EMV: Looking Back at a Year of Chip Card Progress in the U.S.
October 3 2016 |
It has been a year since the ‘Fraud Liability Shift’ of October 1, 2015, a date which signified an important change in the payments arena. The fraud liability shift stipulated that merchants who did not have the hardware to process EMV chip cards would assume liability in the event of fraudulent transactions. There was some initial resistance from merchants based on the cost of upgrading equipment but the long term benefits of fraud reduction, have with time, eliminated any prior hesitation.
The last year has seen headlines dominated with stories of compromised credit cards and data breaches. As a result, there is growing concern about fraud from merchants and consumers alike. The good news is that EMV technology is making it much harder for criminals to successfully profit from what they steal. Every time an EMV card is used for payment, the chip creates a unique transaction code that cannot be used again or replicated. As more and more EMV-based transactions continue to happen, it is becoming increasingly difficult for criminals to steal card data and use it fraudulently. A June 2016 update from Visa, on cardholder and merchant EMV migration, showed that chip-enabled merchants experienced a 35% drop in counterfeit fraud year-over-year.
There has been remarkable progress in the U.S. migration to EMV and this may well be attributed to the commitment and cooperation from the entire payments industry. According to the same update from Visa mentioned above, there are more than 326 million Visa chip cards in the U.S. and more than 1.3 million chip-enabled merchant locations. Mastercard also announced in August 2016, that 80% of its U.S. consumer credit cards had chips, representing an 88% increase in chip card adoption since the October 1, 2015 liability shift.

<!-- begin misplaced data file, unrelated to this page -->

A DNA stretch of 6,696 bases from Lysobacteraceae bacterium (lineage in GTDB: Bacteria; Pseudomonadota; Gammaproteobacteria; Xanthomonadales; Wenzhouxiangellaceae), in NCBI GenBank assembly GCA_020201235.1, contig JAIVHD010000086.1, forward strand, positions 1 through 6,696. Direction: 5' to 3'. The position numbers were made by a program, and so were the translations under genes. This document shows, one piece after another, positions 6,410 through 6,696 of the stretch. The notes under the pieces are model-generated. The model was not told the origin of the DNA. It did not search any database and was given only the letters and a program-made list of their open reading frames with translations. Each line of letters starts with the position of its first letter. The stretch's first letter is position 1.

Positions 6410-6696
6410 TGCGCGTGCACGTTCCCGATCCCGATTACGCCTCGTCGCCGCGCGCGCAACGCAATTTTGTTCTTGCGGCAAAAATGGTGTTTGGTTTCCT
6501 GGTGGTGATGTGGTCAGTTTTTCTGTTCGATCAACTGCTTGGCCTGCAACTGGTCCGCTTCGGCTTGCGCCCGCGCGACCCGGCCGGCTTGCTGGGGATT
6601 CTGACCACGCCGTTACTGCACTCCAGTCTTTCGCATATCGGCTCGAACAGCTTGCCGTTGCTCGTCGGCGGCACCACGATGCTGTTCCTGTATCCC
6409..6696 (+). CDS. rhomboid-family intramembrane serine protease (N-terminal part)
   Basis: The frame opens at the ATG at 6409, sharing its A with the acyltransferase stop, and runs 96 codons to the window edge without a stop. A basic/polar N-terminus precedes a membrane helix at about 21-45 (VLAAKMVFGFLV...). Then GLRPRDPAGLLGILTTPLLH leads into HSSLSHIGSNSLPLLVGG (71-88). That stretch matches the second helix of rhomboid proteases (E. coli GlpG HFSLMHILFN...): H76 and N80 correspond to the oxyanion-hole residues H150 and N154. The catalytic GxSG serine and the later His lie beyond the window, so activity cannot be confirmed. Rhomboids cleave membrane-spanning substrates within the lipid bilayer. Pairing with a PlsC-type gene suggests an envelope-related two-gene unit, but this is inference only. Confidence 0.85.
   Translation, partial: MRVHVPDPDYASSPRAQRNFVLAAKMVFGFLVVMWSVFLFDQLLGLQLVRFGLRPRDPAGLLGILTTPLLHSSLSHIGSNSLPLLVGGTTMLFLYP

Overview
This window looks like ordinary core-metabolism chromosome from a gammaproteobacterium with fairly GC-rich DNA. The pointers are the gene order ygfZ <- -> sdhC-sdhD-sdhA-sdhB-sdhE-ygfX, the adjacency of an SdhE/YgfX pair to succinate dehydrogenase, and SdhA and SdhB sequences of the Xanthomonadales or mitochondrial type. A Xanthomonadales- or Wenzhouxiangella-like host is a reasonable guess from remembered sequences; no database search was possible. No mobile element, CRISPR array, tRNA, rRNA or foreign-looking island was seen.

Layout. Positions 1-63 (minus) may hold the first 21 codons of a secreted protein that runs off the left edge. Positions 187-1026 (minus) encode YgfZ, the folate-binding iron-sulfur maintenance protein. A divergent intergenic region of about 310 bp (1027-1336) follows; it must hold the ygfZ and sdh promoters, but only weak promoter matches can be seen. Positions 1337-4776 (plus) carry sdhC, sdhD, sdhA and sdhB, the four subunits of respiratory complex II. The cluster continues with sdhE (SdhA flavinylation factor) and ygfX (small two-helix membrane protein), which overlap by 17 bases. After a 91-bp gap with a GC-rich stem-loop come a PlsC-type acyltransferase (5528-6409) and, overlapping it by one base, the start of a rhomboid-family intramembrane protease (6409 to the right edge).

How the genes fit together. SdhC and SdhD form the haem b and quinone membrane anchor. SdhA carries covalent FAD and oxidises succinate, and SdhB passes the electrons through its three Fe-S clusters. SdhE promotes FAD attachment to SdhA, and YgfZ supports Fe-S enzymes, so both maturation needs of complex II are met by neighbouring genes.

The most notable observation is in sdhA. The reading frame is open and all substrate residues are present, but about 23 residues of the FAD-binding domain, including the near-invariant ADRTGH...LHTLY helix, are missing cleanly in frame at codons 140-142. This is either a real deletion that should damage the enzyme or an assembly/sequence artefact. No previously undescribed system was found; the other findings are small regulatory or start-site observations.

The EMV liability shift has also played a key role in the adoption of mobile payments by ensuring the infrastructure is in place to accept these payment types. EMV and NFC are complementary technologies and an NFC-compliant mobile device can communicate with a point-of-sale (POS) system that currently accepts contactless payment cards. As a result, Apple Pay, Android Pay and other mobile wallets have benefited from a frictionless introduction to the market!
So there you have it, 3 reasons why it has been a year of progress as far as EMV is concerned:
· Reduction of fraud at the point of sale
· Providing customers with faster, easier and more secure ways to pay
· Adoption of new mobile payment technology
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